Specifying Flagpoles: Exploring standards and common errors

Photo courtesy Delaware River and Bay Authority

By Joseph Scarpa, CSI, CCCA, CPSD, CPSM, GGP, LEED AP, SCIP, and Marc Summers
Flagpole specifications commonly found in institutional, commercial, and other requests for proposals (RFPs) have numerous errors, which, albeit not catastrophic, affect the aesthetic and functional life of the flagpole, as well as the project cost.

MasterFormat’s April 2016 update included two new section titles in Division 10−Specialties. These were 10 75 26−Roof-mounted Flagpoles and 10 75 29−Plaza-mounted Flagpoles, bringing the total count of level-three specification sections regarding flagpoles to six. This article focuses on 10 75 16−Ground-set Flagpoles, often specified as 10 75 00−Flagpoles, with some commonality amongst all flagpole sections. (While the authors recognize many readers may be in the United States, it is very common for MasterFormat specifications to be used throughout the world. As such, some of the comments and recommendations in this article also refer to the international aspects of flagpole design and erection. Differences in practice and approach should be considered when using a master specification guide for international projects.)

Although construction projects have similarities, every property is different. After ascertaining owner project requirements, the first order of business in specifying ground-set flagpoles—particularly above standard heights—is to obtain a geo-technical report. This may be Section 00 31 32−Geotechnical Data or Section 02 32 00−Geotechnical Investigations. Should a project’s particular situation indicate unusual soil and weather conditions, the typical ground setting using a sleeve and burial—with or without concrete—may not be appropriate. Instead, one should specify a base plate with anchor bolts embedded into a concrete foundation.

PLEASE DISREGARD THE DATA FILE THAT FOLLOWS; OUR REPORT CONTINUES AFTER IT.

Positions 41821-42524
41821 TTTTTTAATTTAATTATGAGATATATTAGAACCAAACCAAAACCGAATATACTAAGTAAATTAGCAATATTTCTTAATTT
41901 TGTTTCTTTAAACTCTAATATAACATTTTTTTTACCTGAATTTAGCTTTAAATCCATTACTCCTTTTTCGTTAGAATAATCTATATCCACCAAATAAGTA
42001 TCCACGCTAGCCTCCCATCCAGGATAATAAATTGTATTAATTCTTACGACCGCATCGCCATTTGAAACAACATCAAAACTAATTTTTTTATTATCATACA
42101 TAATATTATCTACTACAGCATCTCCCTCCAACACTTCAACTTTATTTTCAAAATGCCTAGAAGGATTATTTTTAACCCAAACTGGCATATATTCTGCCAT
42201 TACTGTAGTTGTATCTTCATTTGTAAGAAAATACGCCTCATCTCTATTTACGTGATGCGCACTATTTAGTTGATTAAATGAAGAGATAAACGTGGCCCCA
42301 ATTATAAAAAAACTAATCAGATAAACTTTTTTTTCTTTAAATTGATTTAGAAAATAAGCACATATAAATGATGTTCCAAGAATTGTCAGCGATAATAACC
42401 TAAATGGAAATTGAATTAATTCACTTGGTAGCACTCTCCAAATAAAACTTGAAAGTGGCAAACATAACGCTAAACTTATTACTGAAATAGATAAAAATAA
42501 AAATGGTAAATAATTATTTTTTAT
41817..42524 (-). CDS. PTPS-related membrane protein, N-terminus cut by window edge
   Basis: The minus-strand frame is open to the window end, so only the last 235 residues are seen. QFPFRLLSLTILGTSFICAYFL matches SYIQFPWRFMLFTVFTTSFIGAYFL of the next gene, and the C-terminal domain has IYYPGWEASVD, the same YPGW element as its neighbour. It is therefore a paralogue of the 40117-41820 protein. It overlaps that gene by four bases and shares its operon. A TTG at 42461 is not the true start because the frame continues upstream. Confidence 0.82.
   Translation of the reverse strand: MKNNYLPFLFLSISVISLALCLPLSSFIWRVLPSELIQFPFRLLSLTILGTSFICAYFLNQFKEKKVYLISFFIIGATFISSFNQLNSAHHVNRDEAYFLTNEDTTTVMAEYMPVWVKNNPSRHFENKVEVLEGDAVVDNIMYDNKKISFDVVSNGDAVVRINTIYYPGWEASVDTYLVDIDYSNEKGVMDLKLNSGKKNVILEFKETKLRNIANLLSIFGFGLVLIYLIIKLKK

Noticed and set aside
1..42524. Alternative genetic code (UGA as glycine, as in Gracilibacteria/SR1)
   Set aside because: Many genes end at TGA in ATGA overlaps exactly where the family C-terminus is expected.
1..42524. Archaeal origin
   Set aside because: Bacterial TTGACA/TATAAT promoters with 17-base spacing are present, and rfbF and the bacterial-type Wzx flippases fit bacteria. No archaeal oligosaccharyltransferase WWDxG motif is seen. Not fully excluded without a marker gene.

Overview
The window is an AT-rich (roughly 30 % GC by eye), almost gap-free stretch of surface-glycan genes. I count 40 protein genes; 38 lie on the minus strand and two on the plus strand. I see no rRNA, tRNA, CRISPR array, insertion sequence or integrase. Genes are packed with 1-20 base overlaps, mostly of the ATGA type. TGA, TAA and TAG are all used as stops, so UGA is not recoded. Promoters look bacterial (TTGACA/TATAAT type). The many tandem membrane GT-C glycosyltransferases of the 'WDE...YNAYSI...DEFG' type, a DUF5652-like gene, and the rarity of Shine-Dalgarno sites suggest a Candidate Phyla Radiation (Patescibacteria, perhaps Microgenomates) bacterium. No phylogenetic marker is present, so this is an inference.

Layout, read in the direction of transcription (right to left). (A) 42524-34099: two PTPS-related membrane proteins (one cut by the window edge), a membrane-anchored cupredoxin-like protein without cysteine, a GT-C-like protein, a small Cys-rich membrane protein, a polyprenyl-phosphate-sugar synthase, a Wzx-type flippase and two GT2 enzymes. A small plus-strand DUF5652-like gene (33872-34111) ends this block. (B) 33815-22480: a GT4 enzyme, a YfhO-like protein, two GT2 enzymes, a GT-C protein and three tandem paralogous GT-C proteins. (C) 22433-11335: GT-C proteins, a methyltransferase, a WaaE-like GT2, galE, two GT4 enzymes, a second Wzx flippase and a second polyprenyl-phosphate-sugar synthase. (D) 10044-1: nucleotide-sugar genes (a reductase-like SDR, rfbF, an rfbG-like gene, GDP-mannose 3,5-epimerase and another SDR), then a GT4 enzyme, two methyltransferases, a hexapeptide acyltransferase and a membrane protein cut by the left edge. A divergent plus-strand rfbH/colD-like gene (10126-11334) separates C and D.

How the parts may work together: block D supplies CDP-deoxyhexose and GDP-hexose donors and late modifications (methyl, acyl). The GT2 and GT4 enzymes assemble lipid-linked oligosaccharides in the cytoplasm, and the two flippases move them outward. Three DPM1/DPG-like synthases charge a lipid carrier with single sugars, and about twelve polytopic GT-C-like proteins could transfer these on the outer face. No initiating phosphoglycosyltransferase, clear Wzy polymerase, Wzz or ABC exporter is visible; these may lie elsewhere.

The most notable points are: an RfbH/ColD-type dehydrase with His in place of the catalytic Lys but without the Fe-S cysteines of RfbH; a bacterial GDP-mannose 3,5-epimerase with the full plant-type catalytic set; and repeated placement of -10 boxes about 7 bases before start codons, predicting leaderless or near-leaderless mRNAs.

It is also prudent to be consistent with practices prevalent in the local area. For instance, most flagpole installers and manufacturers in the United States prefer the sleeve-and-burial method due to its simplicity and cost-effectiveness, while flagpole installations in Europe and the Middle East generally employ a shoe base plate with anchor bolts and a typical concrete foundation. Both the mounting method and the fabrication of the flagpole are different in these two situations. Specifying something outside the local norm may increase project costs needlessly due to special orders and unavailability of specified material.

Stainless-steel flagpoles, standing 15 and 12 m (49 and 39 ft), are featured at the Meydan Horse Race Course in Dubai.
Photos courtesy Trident Support Co.

Understanding the NAAMM standard
American National Standards Institute/National Association of Architectural Metal Manufacturers (ANSI/NAAMM) FP1001-07, Guide Specifications for Design of Metal Flagpoles, has become the recognized U.S. standard for the structural design of metal flagpoles. NAAMM’s fifth edition since 1985, it provides wind speeds for design purposes in the United States, and—in its appendix B—appropriate flag sizes for varying pole heights, up to 24 m (80 ft).

While there are other international standards and specifications used in the design of flagpoles, the unique aspect of NAAMM FP1001 is it considers
both the loads of the pole itself and the wind loads associated with the flag. As an example, European standard BS EN 40-3-1:2013, Lighting Columns: Design and Verification−Specification for Characteristic Loads, is sometimes used by manufacturers as the standard for poles outside the United States. While this specification is appropriate for a pole (e.g. lighting mast or sign pole), it does not specifically consider the load of the flag, as the NAAMM FP1001 standard does. As stated in its introduction, “a flagpole’s function is to fly flags”—therefore, a standard accounting for both the loads of the pole and the flag provides an added degree of safety for a flagpole.

The NAAMM standard uses actual flight-testing of flags of various sizes and wind speeds to obtain data on the loading of flags, which were used as the basis for the development of the flag drag formulas in the guide specifications. As such, this article’s authors consider it entirely appropriate and prudent to require NAAMM FP1001 as the basis of the design of any flagpole, regardless of its ultimate location, either in the United States or elsewhere in the world.

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